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June 20, 2021

Politics and the opposition

 
June 20, 2021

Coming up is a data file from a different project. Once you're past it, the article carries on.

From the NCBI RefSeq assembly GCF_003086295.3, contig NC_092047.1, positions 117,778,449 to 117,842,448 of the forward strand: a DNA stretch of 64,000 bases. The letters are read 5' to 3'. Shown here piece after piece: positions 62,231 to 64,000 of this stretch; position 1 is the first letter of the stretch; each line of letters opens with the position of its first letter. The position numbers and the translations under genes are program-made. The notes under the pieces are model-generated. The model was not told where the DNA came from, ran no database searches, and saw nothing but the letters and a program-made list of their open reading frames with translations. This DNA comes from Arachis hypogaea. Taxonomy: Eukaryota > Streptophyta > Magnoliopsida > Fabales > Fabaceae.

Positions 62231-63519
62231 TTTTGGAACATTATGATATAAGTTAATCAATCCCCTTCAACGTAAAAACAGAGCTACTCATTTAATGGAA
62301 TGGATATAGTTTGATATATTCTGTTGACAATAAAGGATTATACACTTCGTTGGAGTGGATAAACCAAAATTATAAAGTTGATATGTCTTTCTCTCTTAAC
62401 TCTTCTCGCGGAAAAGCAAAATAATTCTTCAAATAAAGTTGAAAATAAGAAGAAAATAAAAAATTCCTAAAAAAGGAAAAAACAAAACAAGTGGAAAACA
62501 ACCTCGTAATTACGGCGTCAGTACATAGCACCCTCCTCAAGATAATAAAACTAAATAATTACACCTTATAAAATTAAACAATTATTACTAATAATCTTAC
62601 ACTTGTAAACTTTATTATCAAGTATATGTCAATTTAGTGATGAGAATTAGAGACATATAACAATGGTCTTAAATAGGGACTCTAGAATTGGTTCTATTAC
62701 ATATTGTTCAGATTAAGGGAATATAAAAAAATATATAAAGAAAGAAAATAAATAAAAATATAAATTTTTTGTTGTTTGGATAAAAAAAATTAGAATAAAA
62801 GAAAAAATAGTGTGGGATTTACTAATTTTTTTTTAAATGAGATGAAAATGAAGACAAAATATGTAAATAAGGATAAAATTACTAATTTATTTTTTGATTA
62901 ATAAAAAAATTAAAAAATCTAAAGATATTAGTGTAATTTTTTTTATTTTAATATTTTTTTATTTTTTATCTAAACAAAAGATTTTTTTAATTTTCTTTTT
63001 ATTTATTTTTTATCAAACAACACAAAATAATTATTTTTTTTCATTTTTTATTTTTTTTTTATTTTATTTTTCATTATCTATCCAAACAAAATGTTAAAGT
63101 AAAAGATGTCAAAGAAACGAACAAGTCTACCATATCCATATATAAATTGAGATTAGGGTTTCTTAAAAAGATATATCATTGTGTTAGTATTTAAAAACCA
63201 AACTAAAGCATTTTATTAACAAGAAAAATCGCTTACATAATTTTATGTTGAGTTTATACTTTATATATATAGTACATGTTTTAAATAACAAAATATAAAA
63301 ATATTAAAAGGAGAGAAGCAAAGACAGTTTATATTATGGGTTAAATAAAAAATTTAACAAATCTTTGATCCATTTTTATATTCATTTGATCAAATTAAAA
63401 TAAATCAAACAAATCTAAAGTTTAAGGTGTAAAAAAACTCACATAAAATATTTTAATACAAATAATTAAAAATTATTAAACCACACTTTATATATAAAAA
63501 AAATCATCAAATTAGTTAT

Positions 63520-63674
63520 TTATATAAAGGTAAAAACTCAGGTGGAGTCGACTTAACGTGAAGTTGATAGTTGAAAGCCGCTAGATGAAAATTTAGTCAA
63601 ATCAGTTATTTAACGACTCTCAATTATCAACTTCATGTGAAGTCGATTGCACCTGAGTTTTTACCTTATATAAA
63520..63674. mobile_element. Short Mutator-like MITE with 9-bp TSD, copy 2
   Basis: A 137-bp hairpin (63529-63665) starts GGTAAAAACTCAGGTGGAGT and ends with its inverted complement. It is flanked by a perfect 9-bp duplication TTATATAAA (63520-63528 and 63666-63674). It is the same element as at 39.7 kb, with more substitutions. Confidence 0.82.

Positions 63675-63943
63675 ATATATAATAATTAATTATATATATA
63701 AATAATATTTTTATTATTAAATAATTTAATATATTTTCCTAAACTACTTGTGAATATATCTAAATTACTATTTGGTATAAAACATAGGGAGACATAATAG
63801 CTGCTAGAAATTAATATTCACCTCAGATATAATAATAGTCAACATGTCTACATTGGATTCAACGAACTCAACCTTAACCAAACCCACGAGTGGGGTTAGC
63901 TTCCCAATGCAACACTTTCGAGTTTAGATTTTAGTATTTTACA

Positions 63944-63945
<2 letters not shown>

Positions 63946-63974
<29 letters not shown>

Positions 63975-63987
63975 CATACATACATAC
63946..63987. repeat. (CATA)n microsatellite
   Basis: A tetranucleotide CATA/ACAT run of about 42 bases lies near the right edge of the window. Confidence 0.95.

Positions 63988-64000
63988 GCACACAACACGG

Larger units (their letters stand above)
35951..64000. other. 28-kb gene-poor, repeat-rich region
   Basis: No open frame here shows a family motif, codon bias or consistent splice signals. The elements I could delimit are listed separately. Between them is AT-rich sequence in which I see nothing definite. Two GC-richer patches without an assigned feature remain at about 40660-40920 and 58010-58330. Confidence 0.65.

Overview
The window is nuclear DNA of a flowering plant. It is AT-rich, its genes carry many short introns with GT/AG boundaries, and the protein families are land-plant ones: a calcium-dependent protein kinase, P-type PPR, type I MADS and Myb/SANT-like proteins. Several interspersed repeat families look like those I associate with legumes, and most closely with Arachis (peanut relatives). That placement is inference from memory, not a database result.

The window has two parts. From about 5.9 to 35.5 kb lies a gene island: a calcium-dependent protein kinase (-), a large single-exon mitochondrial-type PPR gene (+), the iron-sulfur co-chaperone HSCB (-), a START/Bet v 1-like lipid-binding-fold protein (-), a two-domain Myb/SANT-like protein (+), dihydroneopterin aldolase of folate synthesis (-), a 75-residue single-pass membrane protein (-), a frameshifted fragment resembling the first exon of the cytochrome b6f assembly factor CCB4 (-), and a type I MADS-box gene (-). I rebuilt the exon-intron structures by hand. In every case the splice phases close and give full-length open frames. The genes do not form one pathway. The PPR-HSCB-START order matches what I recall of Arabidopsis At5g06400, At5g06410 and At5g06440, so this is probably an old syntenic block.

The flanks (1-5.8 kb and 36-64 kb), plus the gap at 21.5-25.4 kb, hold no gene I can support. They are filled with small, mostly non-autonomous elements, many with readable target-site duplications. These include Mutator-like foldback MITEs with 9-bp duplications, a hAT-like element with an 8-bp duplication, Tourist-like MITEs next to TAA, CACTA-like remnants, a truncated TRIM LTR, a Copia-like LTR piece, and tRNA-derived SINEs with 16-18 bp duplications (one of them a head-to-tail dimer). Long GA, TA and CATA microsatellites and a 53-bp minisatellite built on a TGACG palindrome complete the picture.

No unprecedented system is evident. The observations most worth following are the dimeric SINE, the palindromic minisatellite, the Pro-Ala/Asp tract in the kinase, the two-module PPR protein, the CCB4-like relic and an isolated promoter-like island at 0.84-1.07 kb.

The political situation in the country has evolved fairly rapidly. During the Senate election for the chairman of the Upper House some months ago, the opposition parties had appeared to combine effectively and reports from Islamabad suggested that the government was somewhat shaken by the nomination of former prime minister Yousuf Raza Gilani for the post and the unity demonstrated between the PPP and the PML-N for that. Prior to this, the multi-party alliance under the banner of the PDM had presented its own threat. But that broke up fairly quickly. The unity in the Senate among the opposition parties collapsed, as the PPP and PML-N took their separate directions following Gilani's successful election as leader of the opposition in the Senate, while the PDM too showed its own differences. The question is where politics now stands in the country. The simple answer may be that it stands in chaos. The scenes we have seen in the National Assembly, with abusive language and budget papers being hurled across the floor of the House, and the latest exchanges between Bilawal Bhutto and Hammad Azhar as well as jibes directed towards each other do not show our political scenario in a very positive light. But whatever is happening in the National Assembly was terrifyingly enough still better than the chaotic scenes in Balochistan where the opposition, after protesting the government's failure to take up their proposals in the provincial budget, locked the gates to the assembly and the police tried to ram through the gates, causing some injury in the scenes that at times resembled outright warfare. Surely, no democratic country can run in any orderly fashion in such a situation where there is a complete breakdown of order and a complete unwillingness among the government and the opposition to take a step towards reaching out to each other. Mutual respect should be a part of democracy, no matter what differences exist on policies or other factors. It is also true that the economy and the political scenario both need to run strongly and smoothly together for successful governance to take place. This is clearly not happening at the moment. And the inflation, the increase in the prices of many commodities and other factors have left the PTI in a somewhat weak position. However, the breakup of the opposition means that the ruling party is now once again much stronger, more powerful and has gained in confidence and in the ability to stand together and move forward to the next stage in the political process. This next stage will naturally culminate in elections within the next two years. If the PTI is able to bring down prices, there is a chance it can do well at the polls. Many people still believe the party has some ability to bring the country out of crisis. On the other hand, the PML-N in recent by-polls has also shown that it holds its traditional strength in its traditional areas. Are we essentially now once again back to a two-party system, featuring the PTI and the PML-N, or is the PPP a dark horse waiting for the right time? There is also the matter of the upcoming AJK polls, which the PPP alleges are being manipulated by the ruling party. However, all this and more is forgotten amid the level of acrimony between the parties. At the end, democracy demands the victor be declared by a show of hands or votes and not by blows or abuse between rival parties.